As a farmer, Syracuse Sen. Dan Watermeier would have been a natural fit for committees dealing with agriculture or natural resources. But Watermeier knew his eagerness to learn about and help develop legislation addressing some of the most pressing issues facing Nebraskans meant entering uncharted territory.
That is why he wanted to serve on the Health and Human Services and Transportation and Telecommunications committees.
“I wanted to be on committees that don’t necessarily fall into my areas of experience,” he said. “I want to learn as much as I can during committee and be better prepared for discussion on the floor.”
While he acknowledges the steep learning curve that lies ahead, he said he is excited for the challenge. Watermeier sees the Legislature as a living organism — always growing and changing, and he expects to enjoy being a part of it.
Watermeier grew up in southeast Nebraska, where his father was active in civic boards. He instilled in a young Watermeier the goal to always do better.
“We need to make sure we’re providing services for those who need it most,” he said. “We need to make sure we’re building broader communication access for rural Nebraskans. We can do that if we make sure our state agencies are communicating and working together efficiently.”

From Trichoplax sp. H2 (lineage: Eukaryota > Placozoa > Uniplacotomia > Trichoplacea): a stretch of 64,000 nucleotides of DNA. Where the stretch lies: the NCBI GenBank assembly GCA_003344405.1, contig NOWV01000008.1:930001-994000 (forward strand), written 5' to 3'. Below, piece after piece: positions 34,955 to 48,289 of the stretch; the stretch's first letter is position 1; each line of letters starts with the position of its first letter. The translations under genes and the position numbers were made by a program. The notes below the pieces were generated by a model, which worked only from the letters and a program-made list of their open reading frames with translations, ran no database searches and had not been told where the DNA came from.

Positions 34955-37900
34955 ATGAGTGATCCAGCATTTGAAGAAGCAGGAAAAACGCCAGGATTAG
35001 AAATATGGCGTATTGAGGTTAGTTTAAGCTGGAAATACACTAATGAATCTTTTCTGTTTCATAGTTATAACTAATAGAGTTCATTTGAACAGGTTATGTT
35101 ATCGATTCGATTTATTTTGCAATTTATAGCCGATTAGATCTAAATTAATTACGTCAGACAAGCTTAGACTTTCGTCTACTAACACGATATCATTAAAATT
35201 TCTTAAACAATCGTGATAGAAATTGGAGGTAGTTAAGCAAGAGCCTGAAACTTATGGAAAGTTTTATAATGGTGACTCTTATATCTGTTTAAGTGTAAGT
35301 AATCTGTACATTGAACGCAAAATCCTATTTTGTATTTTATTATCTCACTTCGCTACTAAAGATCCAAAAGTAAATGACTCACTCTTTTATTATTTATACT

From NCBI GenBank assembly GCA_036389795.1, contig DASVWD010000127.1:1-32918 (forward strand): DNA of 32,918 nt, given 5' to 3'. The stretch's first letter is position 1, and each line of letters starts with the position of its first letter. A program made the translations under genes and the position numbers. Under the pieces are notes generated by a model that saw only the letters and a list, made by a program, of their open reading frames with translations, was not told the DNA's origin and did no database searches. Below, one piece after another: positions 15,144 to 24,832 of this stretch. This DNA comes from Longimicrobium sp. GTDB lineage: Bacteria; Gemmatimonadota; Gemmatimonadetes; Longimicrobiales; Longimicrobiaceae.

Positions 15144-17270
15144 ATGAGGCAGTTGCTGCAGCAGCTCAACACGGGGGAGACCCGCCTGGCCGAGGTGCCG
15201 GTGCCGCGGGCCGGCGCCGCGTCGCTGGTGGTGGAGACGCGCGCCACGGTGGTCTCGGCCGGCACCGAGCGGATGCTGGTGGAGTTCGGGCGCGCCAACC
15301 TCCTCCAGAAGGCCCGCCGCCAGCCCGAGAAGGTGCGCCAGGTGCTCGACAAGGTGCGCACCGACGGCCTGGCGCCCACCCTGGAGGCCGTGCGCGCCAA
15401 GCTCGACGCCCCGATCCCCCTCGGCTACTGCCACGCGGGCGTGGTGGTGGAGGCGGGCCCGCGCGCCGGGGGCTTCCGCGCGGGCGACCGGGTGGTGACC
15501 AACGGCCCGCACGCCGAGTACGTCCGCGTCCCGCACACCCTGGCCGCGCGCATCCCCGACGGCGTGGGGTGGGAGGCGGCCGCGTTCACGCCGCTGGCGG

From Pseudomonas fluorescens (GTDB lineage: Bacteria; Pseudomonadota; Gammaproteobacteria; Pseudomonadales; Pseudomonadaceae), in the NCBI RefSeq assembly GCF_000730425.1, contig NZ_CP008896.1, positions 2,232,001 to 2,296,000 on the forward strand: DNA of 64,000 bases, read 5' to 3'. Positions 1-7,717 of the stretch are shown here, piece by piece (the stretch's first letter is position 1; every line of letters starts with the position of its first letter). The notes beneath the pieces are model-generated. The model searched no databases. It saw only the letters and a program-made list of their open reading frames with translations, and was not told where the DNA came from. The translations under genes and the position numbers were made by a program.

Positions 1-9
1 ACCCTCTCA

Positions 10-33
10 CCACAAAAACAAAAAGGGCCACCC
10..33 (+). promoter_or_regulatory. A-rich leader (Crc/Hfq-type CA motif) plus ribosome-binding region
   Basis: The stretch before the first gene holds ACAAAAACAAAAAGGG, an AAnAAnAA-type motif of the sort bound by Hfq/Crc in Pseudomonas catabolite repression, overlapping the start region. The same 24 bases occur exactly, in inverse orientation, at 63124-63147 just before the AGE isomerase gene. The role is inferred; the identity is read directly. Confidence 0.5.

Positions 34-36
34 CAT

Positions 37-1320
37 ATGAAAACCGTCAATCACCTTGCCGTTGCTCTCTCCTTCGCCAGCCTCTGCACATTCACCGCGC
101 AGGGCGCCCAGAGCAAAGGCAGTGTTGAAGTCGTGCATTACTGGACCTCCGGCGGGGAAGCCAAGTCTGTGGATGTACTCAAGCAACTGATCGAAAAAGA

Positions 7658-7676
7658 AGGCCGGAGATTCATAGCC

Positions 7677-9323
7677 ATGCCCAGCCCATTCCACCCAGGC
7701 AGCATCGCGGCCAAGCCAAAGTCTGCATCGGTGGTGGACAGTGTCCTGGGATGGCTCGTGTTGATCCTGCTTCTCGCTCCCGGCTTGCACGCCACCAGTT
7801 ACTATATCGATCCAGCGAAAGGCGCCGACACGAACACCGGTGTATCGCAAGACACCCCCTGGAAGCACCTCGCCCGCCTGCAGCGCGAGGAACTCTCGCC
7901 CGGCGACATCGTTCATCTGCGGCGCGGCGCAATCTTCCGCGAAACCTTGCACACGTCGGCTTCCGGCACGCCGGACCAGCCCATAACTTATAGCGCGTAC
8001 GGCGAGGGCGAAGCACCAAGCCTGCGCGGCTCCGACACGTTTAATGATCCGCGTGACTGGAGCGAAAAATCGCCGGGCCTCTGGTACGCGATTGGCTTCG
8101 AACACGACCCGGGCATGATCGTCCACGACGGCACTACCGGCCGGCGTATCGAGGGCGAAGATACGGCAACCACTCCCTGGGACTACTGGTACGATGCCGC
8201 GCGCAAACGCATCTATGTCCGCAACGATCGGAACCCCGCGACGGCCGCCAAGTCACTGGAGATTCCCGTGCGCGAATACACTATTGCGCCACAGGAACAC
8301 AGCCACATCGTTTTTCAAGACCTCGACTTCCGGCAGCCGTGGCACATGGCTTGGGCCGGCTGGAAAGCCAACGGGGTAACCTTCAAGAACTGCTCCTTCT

Watermeier graduated with a bachelor’s degree in agriculture from the University of Nebraska at Lincoln and began farming soon after. He worked as a grain logistician for Cargill, Inc. and served as chairman on both the Nemaha Natural Resources District and Nebraska Natural Resources Commission.
Watermeier credits wife Jean Ann and his three daughters — Leslie, Rachel and Kaitlyn — with making the transition to state senator a seamless one. He admits that adapting to Lincoln’s commuter traffic has been one of his biggest adjustments since being sworn in.
“I like to be here by 7 a.m. every morning,” he says, laughing. “It’s just so much easier than sitting in traffic.”
Watermeier says his entry into state government has been nothing but welcoming and encouraging. He identifies former Sen. Mike Flood as someone he looks to as an example of quiet leadership.
“I’ve really been impressed by the amount of passion everyone here — from all the staff to returning senators — has for the institution,” he said.
The balancing act of being a citizen legislator schedules out nicely for Watermeier. It certainly helps that the busy legislative session will begin to wind down right as the peak of farming season begins, he said. He hopes to still have plenty of time to pursue his hobbies: golf, aviation, international travel and of course, spoiling granddaughter Reagan.